One thing is clear from the first presidential debate for the GOP candidates--at least of the ones who chose to be there--President Obama's days are numbered.
With only five of the declared candidates for the GOP nomination in attendance, and notably a weaker field in terms of name recognition, gravitas, and moxy, the ninety minutes went by with a surprising amount of substance being diligently discussed.
In other words facts, issues, circumstances, and policies will not be merely side shows in the 2012 campaign. And if the second tier candidates realize this in spades, imagine how the more forceful candidates, or potential candidates will add to the chorus that was clearly begun tonight: "President Obama has been a disaster and it's time to choose a different direction."
Kudos to Bret Baier and Team Washington from Fox News for pouring substance into just about every question asked. Chris Wallace, Shannon Bream, and Juan Williams asked pointed, direct questions, and pressed for direct answers.
Though pressing wasn't all that necessary given how eagerly and transparently the participants put forward their ideas.
On style, smoothness, preparedness, and performance many will give the win on the debate to former Minnesota Governor Tim Pawlenty. He communicated well, handled a variety of issues to the general liking of most conservatives and on the question that would likely hurt him the most--a Chris Wallace query on seemingly conflicting positions on cap and trade legislation--he was candid and humble. A lesson the current President could learn much from.
Senator Rick Santorum gave what the GOP has come to expect from him, knowledgeable answers, an emphasis on the dangers posed by Iran, and the champion fighter for all things of social and moral values. Santorum was particularly effective in linking social values issues to the very core definition and belief of what it means to be, uniquely, American.
Ron Paul was the libertarian crank, and as expected--denouncing the fed, calling for it's end, denouncing all extraneous military action taking place across the global war on terror, giving his approval to gay marriage, prostitution, and of course, the attempt to legalize heroin.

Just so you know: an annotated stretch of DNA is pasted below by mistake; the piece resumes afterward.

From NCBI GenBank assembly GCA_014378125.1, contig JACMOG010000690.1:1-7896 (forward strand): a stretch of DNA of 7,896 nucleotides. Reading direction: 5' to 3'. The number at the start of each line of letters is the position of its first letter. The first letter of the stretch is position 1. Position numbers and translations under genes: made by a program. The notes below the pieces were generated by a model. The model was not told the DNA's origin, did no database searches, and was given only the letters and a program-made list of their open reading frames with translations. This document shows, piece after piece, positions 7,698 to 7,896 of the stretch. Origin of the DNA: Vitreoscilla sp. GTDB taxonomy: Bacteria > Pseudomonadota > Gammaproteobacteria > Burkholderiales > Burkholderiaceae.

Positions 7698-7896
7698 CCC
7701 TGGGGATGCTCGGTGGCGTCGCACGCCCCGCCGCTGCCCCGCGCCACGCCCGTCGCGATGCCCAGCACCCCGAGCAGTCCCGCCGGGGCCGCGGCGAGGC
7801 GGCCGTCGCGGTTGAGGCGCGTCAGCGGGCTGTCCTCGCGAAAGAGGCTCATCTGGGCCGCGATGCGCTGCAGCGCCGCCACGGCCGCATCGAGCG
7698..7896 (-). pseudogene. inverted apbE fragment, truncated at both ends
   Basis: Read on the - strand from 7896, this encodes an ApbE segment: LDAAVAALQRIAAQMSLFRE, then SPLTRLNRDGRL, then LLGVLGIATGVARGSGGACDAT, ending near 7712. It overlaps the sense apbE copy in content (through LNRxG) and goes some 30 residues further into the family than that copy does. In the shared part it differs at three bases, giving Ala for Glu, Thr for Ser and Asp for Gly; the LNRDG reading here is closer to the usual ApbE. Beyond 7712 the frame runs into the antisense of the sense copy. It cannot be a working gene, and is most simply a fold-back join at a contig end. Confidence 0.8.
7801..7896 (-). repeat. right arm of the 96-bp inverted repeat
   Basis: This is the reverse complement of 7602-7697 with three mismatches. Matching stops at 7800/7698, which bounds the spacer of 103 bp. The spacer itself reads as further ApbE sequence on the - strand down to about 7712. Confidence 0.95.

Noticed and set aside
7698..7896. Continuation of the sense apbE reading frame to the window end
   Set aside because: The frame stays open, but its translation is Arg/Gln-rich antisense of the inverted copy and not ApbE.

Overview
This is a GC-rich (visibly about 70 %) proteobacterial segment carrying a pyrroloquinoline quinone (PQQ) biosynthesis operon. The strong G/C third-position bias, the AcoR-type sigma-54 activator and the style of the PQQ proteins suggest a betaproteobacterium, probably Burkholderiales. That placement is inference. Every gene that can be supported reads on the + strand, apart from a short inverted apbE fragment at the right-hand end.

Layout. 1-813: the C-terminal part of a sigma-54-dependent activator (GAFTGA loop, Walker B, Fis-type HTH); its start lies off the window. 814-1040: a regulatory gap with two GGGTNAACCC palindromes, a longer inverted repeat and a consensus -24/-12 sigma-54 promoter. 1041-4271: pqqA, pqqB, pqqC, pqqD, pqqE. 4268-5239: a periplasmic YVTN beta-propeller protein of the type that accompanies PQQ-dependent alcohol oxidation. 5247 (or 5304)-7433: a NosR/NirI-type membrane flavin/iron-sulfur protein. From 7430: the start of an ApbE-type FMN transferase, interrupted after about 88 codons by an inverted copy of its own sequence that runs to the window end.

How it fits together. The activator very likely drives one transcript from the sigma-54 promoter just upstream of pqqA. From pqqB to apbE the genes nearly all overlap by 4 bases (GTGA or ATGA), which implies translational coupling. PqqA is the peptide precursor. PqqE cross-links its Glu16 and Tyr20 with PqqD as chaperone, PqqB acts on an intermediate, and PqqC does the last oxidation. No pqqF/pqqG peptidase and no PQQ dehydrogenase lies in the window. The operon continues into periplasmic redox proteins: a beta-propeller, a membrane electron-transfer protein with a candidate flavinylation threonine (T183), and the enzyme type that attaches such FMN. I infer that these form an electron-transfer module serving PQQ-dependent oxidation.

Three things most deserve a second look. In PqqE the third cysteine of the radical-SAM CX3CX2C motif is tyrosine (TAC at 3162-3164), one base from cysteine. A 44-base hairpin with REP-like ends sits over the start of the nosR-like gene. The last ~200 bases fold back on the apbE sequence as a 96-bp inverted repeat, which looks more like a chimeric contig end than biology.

Gary Johnson came off as whiny, a poor sport, and pretty much a one note pony somewhat incapable of moving off the topic of "cost benefit" analysis.
Businessman and former Godfather's Pizza CEO Herman Cain came off effective and winsome, perhaps the surprise of the night--especially for people that had not heard from him previously.
A first of sorts in the format was the opportunity to rebuff potential or declared candidates who did not show for the proceedings. Tim Pawlenty was asked early on about the albatross that will dog Gov. Romney every day he is in the race--the failure of Romney-care that in essence served as the blueprint for Obamacare. Pawlenty deftly side-stepped criticizing Romney directly while going on to destroy the very definition of the health care reform plans of both RomneyCare and ObamaCare.
Herman Cain was asked about his endorsement of Governor Romney in 2008, in his response he cited Romney's business abilities and prowess to create jobs, but went on to say that the Governor had lost in 2008 and now it was his time as a businessman to bring new effort to the fight.
Ron Paul dissed Michele Bachmann, Gary Johnson got in stabs at both Donald Trump and Sarah Palin while trying to fill time in coming up with an answer to the question of what his reality show would look like.
And Tim Pawlenty surprisingly uttered, "I LOVE THE HUCK!" He was equally effusive about Governor Huckabee's wife, family, and former opportunities to work together on issues as governors.
The truth is that none of the candidates in this debate will be president in 2013. But from their status as strong bench players for the team that is still largely on the sidelines, they put in a tremendous performance on articulating answers to the biggest challenges facing us, and when these debates start happening with the "starters" on the field, Team Obama had better be taking notes.
As Herman Cain revealed--the one decision of taking down Bin Ladin, will not be the totality of the presidential argument. And as all of the candidates indicated--economic recovery not yet realized makes America weaker by the day.
So notice has been served, the journey begun, and the incumbent--coming off his biggest win in office to date--is back to playing defense.
Kevin McCullough is the nationally syndicated host of "The Kevin McCullough Show" weekdays (7-9 a.m. ET) & "Baldwin/McCullough Radio" Saturdays (9-11 p.m. ET) on 265 stations. His latest book, "No He Can't: How Barack Obama is Dismantling Hope and Change" is available now.